New Wintertime Whiskeys To Look For


By Richard Thomas

Jim Beam Distiller's Cut

Jim Beam Distiller’s Cut
(Credit: John Rayls)

Winter is usually a fairly sleepy time for new whisk(e)y releases. After all, it’s the autumn that is the time of year bursting at the seams with hot ticket items. Once Christmas rolls around, things quiet down.

That may seem a bit counter-intuitive though, since winter weather is pretty much synonymous with winter-warmer, whiskey-drinking weather. Thankfully, “fairly sleepy” doesn’t mean “no action.” The winter of 2017-2018 has its new stuff, some already out and some still forthcoming, and here are the most interesting picks of this season’s lot:

American Malts

Fifty Stone Single Malt ($45): This one isn’t actually a new release, but it’s new to us and gaining more attention. If you follow the American Whiskey beat, you have probably heard (countless times) that American Malts are the “next big thing.” One of the standouts of the crowd is Westland Distillery, who are out in Seattle making their single malts in a fashion that blends Scotland with Washington State.

Over in Portland—Maine, not Oregon—is a distillery that is doing an East Coast version of the same concept. Main Craft Distilling uses local barley smoked with a mix of local peat and seaweed. The resulting Fifty Stone Single Malt is bottled at 90 proof.


Jefferson’s Presidential Select 16 Year Old Twin Oak ($199): This is the pretty old, new bourbon for the season, and it’s a double new oak to boot. Primary maturation was for 11 years, after which it was transferred to an entirely new set of new white oak barrels for a second round. Thus, it’s a bourbon in the same vein as Woodford Double Oaked or Michter’s Toasted Barrel, but much, much older. It’s also a limited edition, but the run was pretty substantial at 10,000 bottles, and it’s bottled at a nice 94 proof.

Jim Beam Distiller’s Cut ($23): This one was very well-received, even by those who aren’t among Jim Beam’s corps of devoted fans.  The idea was to take Beam White Label, slant the stock used up from about 4 to 6 years to 5 to 6, raise the strength to 100 proof and bottle it unfiltered. The price is pretty nice too.

Irish Whiskey

The Pearse Lyons Series: Alltech, owners of Town Branch Bourbon, opened their Irish distillery to visitors back in September 2017. Now they have launched a series of sourced whiskey, newly released this month, to accompany their new distillery and establish the brand while the new stock matures. The line consists of four whiskeys: The Pearse The Original and Pearse Distiller’s Choice (both contain some youngish whiskey distilled in Ireland by the company); Pearse Founder’s Choice 12 Year Old Single Malt; and Pearse Cooper’s Select, a NAS malt finished in Sherry casks. All four are bottled at 42% ABV.

Barrell Rye 002

Barrell Rye Batch 002
(Credit: Richard Thomas)

Rye Whiskey

Balcones Texas Rye: The esteemed Texas distillery is releasing a 100% rye, pot still-made whiskey in two versions this month. One is 100 proof and the other is a 124 proof cask strength version.

Barrell Rye Batch 002 ($79): This item was reviewed by us earlier this week, and it’s noteworthy for its peculiar, international content. Craft Barrell Spirits sourced it from MGP (no surprises there) and Poland (!!). It’s as good as it is novel too.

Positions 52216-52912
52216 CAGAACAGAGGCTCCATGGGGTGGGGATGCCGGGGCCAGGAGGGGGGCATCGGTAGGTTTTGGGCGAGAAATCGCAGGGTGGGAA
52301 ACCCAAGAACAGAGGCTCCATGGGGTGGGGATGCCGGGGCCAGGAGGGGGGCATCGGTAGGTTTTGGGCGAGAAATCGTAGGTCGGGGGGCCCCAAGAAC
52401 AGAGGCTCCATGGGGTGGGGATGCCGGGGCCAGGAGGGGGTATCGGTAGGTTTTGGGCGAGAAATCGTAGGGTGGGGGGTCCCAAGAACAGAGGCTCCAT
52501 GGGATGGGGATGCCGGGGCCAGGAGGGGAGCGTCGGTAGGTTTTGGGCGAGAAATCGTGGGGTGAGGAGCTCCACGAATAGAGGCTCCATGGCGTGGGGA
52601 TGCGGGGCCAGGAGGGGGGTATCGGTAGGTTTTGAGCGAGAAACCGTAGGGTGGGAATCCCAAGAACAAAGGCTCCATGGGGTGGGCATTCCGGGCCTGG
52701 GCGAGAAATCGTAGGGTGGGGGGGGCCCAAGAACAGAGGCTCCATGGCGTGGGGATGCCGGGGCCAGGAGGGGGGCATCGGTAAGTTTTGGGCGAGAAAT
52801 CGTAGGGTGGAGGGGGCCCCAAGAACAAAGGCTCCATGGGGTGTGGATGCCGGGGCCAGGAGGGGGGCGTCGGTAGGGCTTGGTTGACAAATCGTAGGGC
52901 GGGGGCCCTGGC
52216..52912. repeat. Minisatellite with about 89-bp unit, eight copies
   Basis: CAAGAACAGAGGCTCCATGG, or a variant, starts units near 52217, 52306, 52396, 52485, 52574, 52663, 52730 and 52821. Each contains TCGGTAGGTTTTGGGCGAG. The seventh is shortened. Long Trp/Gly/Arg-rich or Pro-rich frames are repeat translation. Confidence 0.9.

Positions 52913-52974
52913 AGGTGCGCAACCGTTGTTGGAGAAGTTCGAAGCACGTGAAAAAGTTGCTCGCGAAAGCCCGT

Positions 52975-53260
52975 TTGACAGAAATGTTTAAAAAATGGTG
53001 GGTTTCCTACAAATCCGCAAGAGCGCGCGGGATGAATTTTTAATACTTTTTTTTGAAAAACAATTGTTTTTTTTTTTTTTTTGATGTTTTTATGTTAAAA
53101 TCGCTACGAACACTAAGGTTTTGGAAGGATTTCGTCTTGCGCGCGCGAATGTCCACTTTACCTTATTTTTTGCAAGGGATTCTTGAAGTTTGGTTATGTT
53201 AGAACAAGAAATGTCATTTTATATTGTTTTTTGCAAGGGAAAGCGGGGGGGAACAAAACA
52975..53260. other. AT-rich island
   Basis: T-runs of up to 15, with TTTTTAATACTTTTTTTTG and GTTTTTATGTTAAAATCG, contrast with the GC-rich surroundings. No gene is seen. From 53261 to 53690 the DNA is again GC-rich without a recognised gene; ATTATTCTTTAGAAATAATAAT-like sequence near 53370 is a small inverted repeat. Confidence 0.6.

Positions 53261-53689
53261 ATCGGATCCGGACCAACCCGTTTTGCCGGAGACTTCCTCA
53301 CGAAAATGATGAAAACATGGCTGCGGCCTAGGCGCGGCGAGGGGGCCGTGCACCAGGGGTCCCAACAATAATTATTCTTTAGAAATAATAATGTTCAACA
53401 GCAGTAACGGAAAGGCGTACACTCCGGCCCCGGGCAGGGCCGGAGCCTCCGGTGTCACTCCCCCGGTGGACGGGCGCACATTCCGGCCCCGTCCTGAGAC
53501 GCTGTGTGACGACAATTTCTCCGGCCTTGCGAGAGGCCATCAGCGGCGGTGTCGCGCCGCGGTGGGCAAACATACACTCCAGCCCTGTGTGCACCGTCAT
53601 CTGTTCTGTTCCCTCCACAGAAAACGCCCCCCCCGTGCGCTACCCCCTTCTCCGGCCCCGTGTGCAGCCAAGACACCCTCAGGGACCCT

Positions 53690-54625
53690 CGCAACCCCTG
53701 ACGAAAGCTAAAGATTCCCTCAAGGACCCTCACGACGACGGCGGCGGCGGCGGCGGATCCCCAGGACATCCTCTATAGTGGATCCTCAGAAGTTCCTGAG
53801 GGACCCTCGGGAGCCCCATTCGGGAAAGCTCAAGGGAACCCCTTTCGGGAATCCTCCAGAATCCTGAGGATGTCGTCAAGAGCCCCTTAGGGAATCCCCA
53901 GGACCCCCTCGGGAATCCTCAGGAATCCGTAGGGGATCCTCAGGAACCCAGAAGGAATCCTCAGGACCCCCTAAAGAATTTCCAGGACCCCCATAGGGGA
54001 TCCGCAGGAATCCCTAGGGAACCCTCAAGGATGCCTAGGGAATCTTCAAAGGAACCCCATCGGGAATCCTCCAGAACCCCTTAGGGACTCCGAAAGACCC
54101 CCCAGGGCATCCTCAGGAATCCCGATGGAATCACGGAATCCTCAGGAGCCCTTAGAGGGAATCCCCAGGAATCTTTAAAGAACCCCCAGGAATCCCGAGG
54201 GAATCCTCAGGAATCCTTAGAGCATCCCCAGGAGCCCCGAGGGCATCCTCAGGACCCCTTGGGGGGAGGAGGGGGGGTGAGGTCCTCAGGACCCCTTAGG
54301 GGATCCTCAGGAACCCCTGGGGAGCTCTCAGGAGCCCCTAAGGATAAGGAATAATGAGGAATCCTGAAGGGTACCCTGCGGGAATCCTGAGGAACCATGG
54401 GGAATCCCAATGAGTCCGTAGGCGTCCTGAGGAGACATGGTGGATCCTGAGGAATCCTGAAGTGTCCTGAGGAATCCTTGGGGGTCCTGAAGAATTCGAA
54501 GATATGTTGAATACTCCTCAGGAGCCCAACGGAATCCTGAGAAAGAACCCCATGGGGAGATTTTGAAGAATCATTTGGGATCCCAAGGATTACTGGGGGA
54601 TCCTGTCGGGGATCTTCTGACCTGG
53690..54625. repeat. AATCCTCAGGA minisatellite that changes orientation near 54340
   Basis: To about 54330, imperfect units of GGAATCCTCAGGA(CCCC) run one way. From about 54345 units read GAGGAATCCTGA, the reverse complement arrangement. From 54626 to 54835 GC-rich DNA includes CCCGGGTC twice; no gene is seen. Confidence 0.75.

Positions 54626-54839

Old Overholt Bonded ($21): For decades, Old Overholt has been the bargain basement expression in rye whiskey. It was nothing special, but it was acceptable and the cheapest rye available. Yet even though such a place is much-loved among many whiskey enthusiasts, it’s also something of a waste of a venerable brand name.

Now owner Jim Beam are starting to do something about that with Old Overholt Bonded. This is Beam’s Kentucky-style rye whiskey (i.e. barely rye whiskey, with a 51% rye content) made a little older, and a lot stronger at 100 proof. Moreover, the price is just a few bucks more than the standard Old Overholt.

Glenmorangie Spios

Glenmorangie Spios
(Credit: Glenmorangie)

Scotch Whisky

BenRiach Four Cask 21 Year Old ($175 estimated): This single malt is a combination of bourbon, new oak, red wine and Pedro Ximénez Sherry-cask aged stocks, bottled at 46% ABV. As a general rule, four woods like this one are sublime beyond their years, and a 21 year old BenRiach is already something special. Bottled at 46% ABV, it came out in the UK in December, got great marks, and is coming to the U.S. soon.

Glenmorangie Spios ($99): How is this for a unique spin on Scotch: Glenmorangie has created this NAS single malt aged entirely in ex-rye whiskey barrels. Bourbon barrels and hogsheads made from bourbon barrel staves are the dominant aging vessel over in Scotland, but I’ve never even heard of a Scotch Whisky using any ex-rye whiskey wood, let alone drawing on stock aged 100% in rye whiskey wood. This one surpasses even the Polish-sourced Barrell Rye Batch 002 for sheer novelty.

Old Pulteney 25 Year Old ($599): Heads up, because Old Pulteney is withdrawing their 21 Year Old and replacing it with this, even older single malt. It’s drawn from ex-bourbon and Spanish oak Sherry cask stock, and will be due out later this winter.

Timorous Beastie 10 Year Old ($50): Launched in January, this vatted Highland malt whisky from independent bottler Douglas Laing serves a nice midpoint between their less expensive NAS Timorous Beastie and their pricier, older expressions. Plus, it’s bottled at a heft 46.8%. If you like your Highland Scotch, give it a look.


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